Moringa oleifera Lam. (M. oleifera), which belongs to the Moringaceae family, is a perennial deciduous tropical tree, and native to the south of the Himalayan Mountains in northern India. M. oleifera is rich in proteins, vitamin A, minerals, essential amino acids, antioxidants, and flavonoids, as well as isothiocyanates. The extracts from M. oleifera exhibit multiple nutraceutical or pharmacological functions including anti-inflammatory, antioxidant, anti-cancer, hepatoprotective, neuroprotective, hypoglycemic, and blood lipid-reducing functions. The beneficial functions of M. oleifera are strongly associated with its phytochemicals such as flavonoids or isothiocyanates with bioactivity. In this review, we summarize the research progress related to the bioactivity and pharmacological mechanisms of M. oleifera in the prevention and treatment of a series of chronic diseases—including inflammatory diseases, neuro-dysfunctional diseases, diabetes, and cancers—which will provide a reference for its potential application in the prevention and treatment of chronic diseases or health promotion. Full article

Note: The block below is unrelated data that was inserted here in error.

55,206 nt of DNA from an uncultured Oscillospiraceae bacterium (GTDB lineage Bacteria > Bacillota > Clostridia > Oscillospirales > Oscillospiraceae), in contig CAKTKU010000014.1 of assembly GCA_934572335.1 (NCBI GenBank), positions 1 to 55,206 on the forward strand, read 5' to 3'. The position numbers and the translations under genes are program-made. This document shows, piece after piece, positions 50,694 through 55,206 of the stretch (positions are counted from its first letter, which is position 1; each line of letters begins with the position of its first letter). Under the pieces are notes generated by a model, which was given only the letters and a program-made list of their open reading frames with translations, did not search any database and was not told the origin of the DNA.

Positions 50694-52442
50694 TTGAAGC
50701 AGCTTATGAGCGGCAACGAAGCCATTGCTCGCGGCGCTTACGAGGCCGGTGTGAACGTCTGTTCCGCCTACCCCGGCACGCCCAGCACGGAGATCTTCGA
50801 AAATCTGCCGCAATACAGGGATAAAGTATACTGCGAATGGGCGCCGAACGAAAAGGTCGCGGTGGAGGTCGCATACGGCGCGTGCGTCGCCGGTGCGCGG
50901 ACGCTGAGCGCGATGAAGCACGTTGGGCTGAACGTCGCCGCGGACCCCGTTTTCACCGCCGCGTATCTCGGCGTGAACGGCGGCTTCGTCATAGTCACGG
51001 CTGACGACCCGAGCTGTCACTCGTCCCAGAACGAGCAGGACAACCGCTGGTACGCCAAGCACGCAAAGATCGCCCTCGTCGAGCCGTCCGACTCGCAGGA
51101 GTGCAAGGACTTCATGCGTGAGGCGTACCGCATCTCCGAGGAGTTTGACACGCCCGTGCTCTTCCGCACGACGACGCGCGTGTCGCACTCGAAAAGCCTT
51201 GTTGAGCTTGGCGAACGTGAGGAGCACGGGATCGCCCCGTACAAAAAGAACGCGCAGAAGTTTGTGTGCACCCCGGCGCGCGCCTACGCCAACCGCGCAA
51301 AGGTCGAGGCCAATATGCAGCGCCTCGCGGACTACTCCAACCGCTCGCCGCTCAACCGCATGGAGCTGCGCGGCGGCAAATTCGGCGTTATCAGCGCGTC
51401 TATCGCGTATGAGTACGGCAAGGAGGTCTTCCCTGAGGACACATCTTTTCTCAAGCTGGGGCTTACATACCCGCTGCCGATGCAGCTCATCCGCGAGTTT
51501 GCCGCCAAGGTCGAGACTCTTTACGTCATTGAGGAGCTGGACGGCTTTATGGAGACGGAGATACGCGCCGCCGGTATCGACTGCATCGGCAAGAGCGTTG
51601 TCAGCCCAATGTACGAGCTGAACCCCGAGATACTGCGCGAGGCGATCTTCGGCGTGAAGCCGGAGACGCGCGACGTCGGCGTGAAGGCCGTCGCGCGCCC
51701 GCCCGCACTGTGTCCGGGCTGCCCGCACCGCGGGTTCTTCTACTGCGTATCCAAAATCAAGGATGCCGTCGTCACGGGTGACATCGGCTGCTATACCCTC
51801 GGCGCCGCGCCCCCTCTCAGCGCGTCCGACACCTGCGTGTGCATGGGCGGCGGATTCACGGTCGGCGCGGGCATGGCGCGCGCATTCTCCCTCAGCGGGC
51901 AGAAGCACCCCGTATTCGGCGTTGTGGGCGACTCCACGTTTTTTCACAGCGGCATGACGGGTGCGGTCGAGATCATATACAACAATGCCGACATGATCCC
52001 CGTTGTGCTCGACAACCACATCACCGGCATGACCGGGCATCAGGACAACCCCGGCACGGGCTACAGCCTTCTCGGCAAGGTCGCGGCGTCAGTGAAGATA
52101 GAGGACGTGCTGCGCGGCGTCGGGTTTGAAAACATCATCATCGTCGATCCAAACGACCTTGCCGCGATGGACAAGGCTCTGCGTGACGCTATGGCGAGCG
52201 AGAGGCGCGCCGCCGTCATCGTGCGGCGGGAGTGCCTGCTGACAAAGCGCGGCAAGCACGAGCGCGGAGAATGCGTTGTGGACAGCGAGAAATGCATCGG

(This article belongs to the Special Issue Plant Food, Nutrition and Human Health)